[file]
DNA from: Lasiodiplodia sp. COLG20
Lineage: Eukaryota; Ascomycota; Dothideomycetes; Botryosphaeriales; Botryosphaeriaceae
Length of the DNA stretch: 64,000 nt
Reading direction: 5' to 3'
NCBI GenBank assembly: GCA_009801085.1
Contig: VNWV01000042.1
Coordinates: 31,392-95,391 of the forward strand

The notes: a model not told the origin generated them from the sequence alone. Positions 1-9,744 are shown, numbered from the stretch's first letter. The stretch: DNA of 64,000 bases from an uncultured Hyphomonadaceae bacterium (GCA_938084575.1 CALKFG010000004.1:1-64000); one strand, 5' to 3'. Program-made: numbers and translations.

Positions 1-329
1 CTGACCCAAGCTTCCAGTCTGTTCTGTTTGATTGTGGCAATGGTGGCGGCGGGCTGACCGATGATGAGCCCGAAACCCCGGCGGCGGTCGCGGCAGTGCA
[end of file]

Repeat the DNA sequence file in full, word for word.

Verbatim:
DNA from: Lasiodiplodia sp. COLG20
Lineage: Eukaryota; Ascomycota; Dothideomycetes; Botryosphaeriales; Botryosphaeriaceae
Length of the DNA stretch: 64,000 nt
Reading direction: 5' to 3'
NCBI GenBank assembly: GCA_009801085.1
Contig: VNWV01000042.1
Coordinates: 31,392-95,391 of the forward strand

The notes: a model not told the origin generated them from the sequence alone. Positions 1-9,744 are shown, numbered from the stretch's first letter. The stretch: DNA of 64,000 bases from an uncultured Hyphomonadaceae bacterium (GCA_938084575.1 CALKFG010000004.1:1-64000); one strand, 5' to 3'. Program-made: numbers and translations.

Positions 1-329
1 CTGACCCAAGCTTCCAGTCTGTTCTGTTTGATTGTGGCAATGGTGGCGGCGGGCTGACCGATGATGAGCCCGAAACCCCGGCGGCGGTCGCGGCAGTGCA